Saturday, April 20, 2013

Challenges of Psychiatry Blogging: Audience

Part 1 here, about the challenges of psychiatry blogging when it comes to content. Closely related to content, of course, are the questions of who is the intended audience of a blog written by a psychiatrist, and how does a blogger reach this audience? Along those lines, I found this post by Dinah over at Shrink Rap reminiscing about their blog being almost 7 years old to be very interesting:
Seven years later, and I want to say that Shrink Rap life remains distinctly different from my real life as a clinician.  Before Shrink Rap, the concept of anti-psychiatry was a foreign one to me.  The idea that there were people out there who saw psychiatry as bad, that psychiatric medications cause more harm than good and should be made illegal for all, that psychiatry was about power, that the patient and doctor were anything but on the same side, that diagnosis -- a word -- was inherently stigmatizing or life-destroying, this all was news to me.  Maybe I was in my own little bubble.
Shrink Rap, according to its description, is "A blog by psychiatrists for psychiatrists." Yet judging by Dinah's post and what I've seen over the years, almost all of the comments are from non-psychiatrists, and some are from a vocal minority who have strong views against various aspects of (or anything to do with) psychiatry. Their own poll (n=45, so probably a biased sample) shows that only 20% of respondents identify themselves as psychiatrists, while 51% say they're "Someone who uses Mental Health Services" (I wonder if going to a spa or getting a massage are included in this category). Granted, there are around 50,000 psychiatrists in the U.S. and millions of folks who use mental health services, so psychiatrists are certainly over-represented. The more surprising thing to me is that only 8% of those polled said that they are "A random interested person."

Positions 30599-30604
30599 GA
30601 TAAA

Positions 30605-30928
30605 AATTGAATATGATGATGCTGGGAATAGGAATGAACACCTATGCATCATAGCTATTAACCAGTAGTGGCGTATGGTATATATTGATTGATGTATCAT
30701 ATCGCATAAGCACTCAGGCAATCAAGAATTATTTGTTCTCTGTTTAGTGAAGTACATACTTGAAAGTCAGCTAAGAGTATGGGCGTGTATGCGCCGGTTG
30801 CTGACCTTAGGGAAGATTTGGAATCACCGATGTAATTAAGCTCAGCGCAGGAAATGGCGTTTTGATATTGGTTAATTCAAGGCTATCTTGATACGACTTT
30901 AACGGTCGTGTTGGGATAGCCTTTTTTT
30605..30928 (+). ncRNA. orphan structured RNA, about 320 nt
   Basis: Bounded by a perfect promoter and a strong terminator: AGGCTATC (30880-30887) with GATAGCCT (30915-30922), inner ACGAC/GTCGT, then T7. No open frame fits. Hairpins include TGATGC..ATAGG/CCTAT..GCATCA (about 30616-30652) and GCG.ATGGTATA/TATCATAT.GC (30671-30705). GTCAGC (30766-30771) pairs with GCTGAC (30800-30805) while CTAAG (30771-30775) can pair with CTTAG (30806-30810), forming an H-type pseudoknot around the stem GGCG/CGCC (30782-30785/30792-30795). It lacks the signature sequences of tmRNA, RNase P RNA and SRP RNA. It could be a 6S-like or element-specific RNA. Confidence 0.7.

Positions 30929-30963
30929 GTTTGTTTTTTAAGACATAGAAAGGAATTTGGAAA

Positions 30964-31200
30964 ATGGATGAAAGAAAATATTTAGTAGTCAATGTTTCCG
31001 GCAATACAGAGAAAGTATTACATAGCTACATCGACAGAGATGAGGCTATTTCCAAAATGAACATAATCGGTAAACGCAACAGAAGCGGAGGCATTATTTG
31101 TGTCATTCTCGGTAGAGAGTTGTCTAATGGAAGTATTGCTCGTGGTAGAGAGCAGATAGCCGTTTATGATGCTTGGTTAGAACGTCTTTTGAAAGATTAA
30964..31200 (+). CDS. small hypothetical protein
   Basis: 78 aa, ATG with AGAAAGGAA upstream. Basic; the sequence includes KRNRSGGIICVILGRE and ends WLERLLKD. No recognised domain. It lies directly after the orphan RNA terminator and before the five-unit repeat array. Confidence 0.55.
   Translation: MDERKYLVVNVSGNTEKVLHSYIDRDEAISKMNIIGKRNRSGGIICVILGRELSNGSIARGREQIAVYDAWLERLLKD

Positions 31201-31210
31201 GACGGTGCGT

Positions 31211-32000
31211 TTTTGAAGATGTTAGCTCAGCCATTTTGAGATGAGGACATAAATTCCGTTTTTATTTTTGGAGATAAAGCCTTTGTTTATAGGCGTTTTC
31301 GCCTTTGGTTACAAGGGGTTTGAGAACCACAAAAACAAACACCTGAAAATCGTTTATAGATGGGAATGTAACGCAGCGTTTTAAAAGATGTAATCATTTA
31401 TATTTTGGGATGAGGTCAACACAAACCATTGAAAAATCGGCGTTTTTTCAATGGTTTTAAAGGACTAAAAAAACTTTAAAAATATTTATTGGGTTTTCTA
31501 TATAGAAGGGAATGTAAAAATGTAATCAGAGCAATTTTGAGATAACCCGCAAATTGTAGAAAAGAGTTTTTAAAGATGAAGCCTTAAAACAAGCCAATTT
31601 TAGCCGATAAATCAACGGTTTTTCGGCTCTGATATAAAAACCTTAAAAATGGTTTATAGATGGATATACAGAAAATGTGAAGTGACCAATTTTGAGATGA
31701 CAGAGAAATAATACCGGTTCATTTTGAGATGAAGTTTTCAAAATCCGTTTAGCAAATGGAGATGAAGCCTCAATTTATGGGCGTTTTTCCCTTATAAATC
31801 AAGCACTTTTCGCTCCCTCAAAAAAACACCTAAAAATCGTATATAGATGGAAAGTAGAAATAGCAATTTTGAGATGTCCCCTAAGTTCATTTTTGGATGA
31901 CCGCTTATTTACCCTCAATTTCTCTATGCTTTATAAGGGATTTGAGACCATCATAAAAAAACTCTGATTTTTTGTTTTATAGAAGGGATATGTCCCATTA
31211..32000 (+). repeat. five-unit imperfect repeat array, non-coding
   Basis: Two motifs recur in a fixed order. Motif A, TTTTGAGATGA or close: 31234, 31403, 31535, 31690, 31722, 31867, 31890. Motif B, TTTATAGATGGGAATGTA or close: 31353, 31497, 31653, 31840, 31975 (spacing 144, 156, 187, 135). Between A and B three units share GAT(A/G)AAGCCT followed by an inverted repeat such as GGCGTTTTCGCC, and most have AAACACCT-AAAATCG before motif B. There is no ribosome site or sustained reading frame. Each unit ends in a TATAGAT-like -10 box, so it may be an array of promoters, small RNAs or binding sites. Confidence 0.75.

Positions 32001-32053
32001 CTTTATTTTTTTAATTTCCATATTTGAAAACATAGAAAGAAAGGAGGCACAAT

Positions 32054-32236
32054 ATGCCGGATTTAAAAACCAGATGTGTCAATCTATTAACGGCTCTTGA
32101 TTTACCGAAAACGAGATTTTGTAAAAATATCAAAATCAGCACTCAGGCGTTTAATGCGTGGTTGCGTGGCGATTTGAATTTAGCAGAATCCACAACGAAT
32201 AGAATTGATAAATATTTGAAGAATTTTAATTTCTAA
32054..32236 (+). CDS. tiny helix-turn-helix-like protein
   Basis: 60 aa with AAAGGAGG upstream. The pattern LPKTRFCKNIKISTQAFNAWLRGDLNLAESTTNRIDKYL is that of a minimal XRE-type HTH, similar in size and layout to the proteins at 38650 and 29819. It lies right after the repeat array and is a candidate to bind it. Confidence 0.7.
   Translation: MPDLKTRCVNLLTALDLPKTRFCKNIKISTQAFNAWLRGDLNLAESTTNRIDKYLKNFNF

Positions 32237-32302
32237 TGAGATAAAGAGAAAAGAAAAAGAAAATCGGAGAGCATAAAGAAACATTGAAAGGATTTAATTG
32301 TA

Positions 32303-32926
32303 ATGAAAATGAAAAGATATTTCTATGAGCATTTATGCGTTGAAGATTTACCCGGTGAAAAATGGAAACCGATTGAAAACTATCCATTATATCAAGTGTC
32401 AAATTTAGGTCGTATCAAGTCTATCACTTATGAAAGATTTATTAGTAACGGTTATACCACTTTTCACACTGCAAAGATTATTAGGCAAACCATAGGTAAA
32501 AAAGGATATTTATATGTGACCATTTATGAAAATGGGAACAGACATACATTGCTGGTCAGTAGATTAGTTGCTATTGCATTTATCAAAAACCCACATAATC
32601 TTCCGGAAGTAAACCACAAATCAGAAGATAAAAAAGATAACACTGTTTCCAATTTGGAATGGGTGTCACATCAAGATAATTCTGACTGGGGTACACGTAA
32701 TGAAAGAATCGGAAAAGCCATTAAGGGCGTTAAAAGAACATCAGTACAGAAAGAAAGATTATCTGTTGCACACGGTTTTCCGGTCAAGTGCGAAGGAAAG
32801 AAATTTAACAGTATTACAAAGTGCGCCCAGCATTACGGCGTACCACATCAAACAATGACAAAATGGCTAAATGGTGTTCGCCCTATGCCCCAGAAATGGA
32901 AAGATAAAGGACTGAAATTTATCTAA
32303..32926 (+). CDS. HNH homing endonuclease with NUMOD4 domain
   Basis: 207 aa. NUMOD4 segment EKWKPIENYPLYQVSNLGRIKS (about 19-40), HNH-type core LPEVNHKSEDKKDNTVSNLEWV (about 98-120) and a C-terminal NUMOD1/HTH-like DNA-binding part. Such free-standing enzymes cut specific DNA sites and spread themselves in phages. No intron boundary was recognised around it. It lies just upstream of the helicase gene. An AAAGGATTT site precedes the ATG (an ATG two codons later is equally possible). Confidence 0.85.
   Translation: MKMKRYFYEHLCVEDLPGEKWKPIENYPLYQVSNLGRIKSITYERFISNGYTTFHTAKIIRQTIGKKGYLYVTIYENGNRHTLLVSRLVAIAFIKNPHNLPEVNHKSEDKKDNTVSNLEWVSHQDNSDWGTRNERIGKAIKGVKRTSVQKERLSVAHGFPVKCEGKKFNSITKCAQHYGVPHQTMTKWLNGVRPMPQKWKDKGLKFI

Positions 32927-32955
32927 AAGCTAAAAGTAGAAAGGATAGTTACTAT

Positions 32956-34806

When a mainstream publication like the New York Times publishes almost 100 articles in the past year involving the DSM, chances are that mental health issues have broad interest. For a blog to reach such a wide audience, I don't believe that there is a magic formula, but I think most important factors are having a consistent output of posts and a variety of content. Blogs often die when the neophyte blogger becomes discouraged by lack of pageviews, or if the blog is already established, when the blogger becomes too busy in other areas of life to blog regularly. Some blogs, like 1 Boring Old Man, are very opinionated and focused, and thus seem to attract people who harbor the same points of view (I count myself amongst them, but I wish I could see more comments there from folks who are pro-DSM-5 and biological psychiatry, so there would be more interesting debate).

I will aim for about a post a week, and I am hoping to write articles that would be interesting to a broad audience, but especially those in the mental health field. I hope to elicit comments from those who both agree and disagree with me, while weeding out the trolls. Of course, since this is a hobby, the most important aspect of blogging for me is just getting to write on a regular basis.